Mad Song

By William Blake 1757–1827 William Blake
The wild winds weep, 
         And the night is a-cold;
Come hither, Sleep,
         And my griefs infold:
But lo! the morning peeps
         Over the eastern steeps,
And the rustling birds of dawn
The earth do scorn.

Lo! to the vault
         Of paved heaven,
With sorrow fraught
         My notes are driven:
They strike the ear of night,
         Make weep the eyes of day;
They make mad the roaring winds,
         And with tempests play.

Like a fiend in a cloud 
         With howling woe,
After night I do croud,
         And with night will go;
I turn my back to the east,
From whence comforts have increas'd;
For light doth seize my brain
With frantic pain.

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Poet William Blake 1757–1827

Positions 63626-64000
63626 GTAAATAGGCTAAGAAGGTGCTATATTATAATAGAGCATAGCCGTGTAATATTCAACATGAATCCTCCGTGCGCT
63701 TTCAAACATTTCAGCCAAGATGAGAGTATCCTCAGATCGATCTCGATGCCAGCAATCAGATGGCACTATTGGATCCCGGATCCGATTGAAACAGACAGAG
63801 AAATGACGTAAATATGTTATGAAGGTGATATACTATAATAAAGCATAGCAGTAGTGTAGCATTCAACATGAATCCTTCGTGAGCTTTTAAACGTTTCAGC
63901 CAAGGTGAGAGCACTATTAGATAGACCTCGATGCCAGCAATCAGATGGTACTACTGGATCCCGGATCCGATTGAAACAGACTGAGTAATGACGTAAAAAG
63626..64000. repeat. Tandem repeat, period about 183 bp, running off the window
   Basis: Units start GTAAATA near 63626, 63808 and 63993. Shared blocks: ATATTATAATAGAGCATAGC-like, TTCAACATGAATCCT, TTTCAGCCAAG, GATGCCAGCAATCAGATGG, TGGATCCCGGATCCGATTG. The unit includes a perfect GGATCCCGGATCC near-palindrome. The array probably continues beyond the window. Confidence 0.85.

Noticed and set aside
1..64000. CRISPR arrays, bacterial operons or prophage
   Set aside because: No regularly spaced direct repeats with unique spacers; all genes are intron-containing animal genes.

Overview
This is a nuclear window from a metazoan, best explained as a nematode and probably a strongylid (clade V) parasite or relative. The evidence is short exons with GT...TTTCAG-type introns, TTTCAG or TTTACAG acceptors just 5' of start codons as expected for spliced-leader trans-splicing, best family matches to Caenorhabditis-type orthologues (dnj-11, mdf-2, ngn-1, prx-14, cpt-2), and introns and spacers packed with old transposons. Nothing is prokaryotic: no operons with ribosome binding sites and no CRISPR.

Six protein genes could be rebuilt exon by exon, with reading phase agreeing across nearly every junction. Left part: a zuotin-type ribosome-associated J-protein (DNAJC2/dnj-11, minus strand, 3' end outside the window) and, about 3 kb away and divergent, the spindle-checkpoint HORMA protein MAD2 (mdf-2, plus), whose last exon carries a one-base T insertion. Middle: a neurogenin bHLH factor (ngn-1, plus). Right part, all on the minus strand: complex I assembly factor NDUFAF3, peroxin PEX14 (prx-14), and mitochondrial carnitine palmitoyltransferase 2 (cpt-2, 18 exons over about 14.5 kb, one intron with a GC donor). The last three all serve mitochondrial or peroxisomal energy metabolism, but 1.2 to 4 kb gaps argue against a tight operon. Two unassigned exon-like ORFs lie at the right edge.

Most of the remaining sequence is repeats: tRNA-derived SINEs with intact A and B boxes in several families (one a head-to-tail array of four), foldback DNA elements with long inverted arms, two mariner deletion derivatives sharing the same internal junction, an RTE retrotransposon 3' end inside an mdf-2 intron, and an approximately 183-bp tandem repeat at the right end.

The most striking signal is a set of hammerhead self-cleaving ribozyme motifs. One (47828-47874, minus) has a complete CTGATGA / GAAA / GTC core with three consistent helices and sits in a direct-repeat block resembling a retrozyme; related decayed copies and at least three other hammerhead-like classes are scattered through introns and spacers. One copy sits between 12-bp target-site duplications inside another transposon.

POET’S REGION England

SCHOOL / PERIOD Romantic

Subjects Living, Arts & Sciences, Nature, Philosophy, Weather

Poetic Terms Rhymed Stanza

 William  Blake

Biography

In his Life of William Blake (1863) Alexander Gilchrist warned his readers that Blake "neither wrote nor drew for the many, hardly for work'y-day men at all, rather for children and angels; himself 'a divine child,' whose playthings were sun, moon, and stars, the heavens and the earth." Yet Blake himself believed that his writings were of national importance and that they could be understood by a majority of men. Far from being . . .

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Poem Categorization

SUBJECT Living, Arts & Sciences, Nature, Philosophy, Weather

POET’S REGION England

SCHOOL / PERIOD Romantic

Poetic Terms Rhymed Stanza

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Originally appeared in Poetry magazine.

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